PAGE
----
State v. Mathews
In State v. Mathews, 130 Ariz. 46, 47, 633 P.2d 1039, 1040 (App. 1981), the State charged Mathews with aggravated assault for throwing urine from a container onto a peace officer.
After he pled guilty pursuant to a plea agreement, he appealed, contending no factual basis existed for his plea. Id. at 47-48, 633 P.2d at 1040-41.
Specifically, he argued that "since he did not personally strike the officer, no assault occurred." Id. at 49, 633 P.2d at 1042.
The court rejected Mathews' contention, stating that "touching" pursuant to A.R.S. 13-1203(A)(3) does not require person-to-person contact. Mathews, 130 Ariz. at 49, 653 P.2d at 1042.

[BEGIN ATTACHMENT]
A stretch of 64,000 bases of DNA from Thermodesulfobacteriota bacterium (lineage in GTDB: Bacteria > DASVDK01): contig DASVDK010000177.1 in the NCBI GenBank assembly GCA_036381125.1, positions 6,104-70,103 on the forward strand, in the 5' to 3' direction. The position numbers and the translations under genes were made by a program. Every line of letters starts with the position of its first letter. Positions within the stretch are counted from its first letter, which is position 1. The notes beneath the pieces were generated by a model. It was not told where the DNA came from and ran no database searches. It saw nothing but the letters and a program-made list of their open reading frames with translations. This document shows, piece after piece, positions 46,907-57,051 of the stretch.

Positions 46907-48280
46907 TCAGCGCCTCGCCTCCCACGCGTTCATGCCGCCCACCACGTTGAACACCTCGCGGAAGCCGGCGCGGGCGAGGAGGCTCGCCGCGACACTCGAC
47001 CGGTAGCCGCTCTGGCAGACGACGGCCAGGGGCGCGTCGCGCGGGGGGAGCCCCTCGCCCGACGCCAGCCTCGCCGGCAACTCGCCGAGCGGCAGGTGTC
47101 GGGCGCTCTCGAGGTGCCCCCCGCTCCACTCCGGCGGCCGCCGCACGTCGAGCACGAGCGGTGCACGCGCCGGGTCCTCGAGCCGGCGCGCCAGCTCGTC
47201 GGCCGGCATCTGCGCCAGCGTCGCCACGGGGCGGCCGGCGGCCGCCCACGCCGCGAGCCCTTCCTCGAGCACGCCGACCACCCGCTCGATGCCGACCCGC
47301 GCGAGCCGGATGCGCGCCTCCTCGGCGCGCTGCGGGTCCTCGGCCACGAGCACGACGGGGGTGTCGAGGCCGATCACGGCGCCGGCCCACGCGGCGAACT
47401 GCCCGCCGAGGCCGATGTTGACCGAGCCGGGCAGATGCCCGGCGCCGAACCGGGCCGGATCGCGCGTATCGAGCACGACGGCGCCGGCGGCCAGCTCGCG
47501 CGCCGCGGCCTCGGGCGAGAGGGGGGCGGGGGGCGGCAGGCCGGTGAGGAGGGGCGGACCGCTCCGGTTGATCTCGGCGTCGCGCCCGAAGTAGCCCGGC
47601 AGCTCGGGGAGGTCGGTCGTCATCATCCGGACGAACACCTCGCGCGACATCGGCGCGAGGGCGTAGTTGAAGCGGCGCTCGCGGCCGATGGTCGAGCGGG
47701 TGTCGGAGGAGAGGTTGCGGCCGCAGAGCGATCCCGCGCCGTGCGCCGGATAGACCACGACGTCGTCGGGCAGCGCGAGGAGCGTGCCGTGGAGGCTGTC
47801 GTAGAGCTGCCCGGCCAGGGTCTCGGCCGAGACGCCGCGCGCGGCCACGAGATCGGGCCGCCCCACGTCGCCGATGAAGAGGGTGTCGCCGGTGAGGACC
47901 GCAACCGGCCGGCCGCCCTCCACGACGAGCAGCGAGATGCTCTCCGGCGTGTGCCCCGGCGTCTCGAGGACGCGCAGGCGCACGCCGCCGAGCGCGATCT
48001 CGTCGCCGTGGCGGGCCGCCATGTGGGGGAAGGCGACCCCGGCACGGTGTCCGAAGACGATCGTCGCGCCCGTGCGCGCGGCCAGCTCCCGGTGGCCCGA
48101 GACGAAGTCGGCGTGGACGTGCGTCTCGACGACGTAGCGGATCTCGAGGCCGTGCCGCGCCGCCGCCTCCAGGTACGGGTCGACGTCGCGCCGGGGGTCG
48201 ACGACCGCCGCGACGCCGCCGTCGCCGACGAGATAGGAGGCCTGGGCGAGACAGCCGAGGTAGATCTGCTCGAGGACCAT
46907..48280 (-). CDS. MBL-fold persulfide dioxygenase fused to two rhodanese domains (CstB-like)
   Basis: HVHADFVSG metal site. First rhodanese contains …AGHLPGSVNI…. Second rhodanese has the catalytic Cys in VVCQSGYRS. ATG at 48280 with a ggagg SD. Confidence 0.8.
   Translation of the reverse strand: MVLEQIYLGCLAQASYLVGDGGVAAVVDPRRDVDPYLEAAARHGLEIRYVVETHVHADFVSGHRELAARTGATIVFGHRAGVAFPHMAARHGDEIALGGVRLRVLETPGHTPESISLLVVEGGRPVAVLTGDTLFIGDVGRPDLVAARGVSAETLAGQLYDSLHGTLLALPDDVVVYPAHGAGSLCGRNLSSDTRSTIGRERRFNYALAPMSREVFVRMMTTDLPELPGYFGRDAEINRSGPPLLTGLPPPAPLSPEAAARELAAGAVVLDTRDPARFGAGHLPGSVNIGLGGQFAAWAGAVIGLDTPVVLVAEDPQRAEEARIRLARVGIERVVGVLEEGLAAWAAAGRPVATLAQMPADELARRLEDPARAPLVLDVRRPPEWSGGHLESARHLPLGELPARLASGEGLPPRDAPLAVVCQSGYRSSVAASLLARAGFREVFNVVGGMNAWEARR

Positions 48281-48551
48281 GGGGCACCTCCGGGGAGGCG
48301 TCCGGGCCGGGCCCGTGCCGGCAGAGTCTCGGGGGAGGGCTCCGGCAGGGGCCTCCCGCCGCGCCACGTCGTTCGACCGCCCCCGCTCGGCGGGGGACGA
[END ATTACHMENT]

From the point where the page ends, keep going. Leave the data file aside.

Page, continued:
In reaching this decision, we reasoned that the former offense of battery, now incorporated in the offense of assault, included "spitting in the face" as an example of how a battery "could be committed by 'any means capable of inflicting the slightest injury.'" Id. (quoting A.R.S. 13-242 (repealed 1978)).
Additionally, the Court noted that under the common law, "a battery is an application of force to the person of another 'by the aggressor himself, or by some substance which he puts in motion.'" Mathews, 130 Ariz. at 49, 653 P.2d at 1042 (quoting M. Perkins and Ronald M. Boyce, Criminal Law at 108 (2nd Ed., 1969)).
As examples from the common law showing that person-to-person contact is unnecessary to commit battery, we cited administering poison, applying caustic chemicals, and communicating a disease. Id.
Against this backdrop, the Court concluded that throwing urine onto another is a "touching" within the meaning of 13-1203(A)(3). Mathews, 130 Ariz. at 49, 653 P.2d at 1042.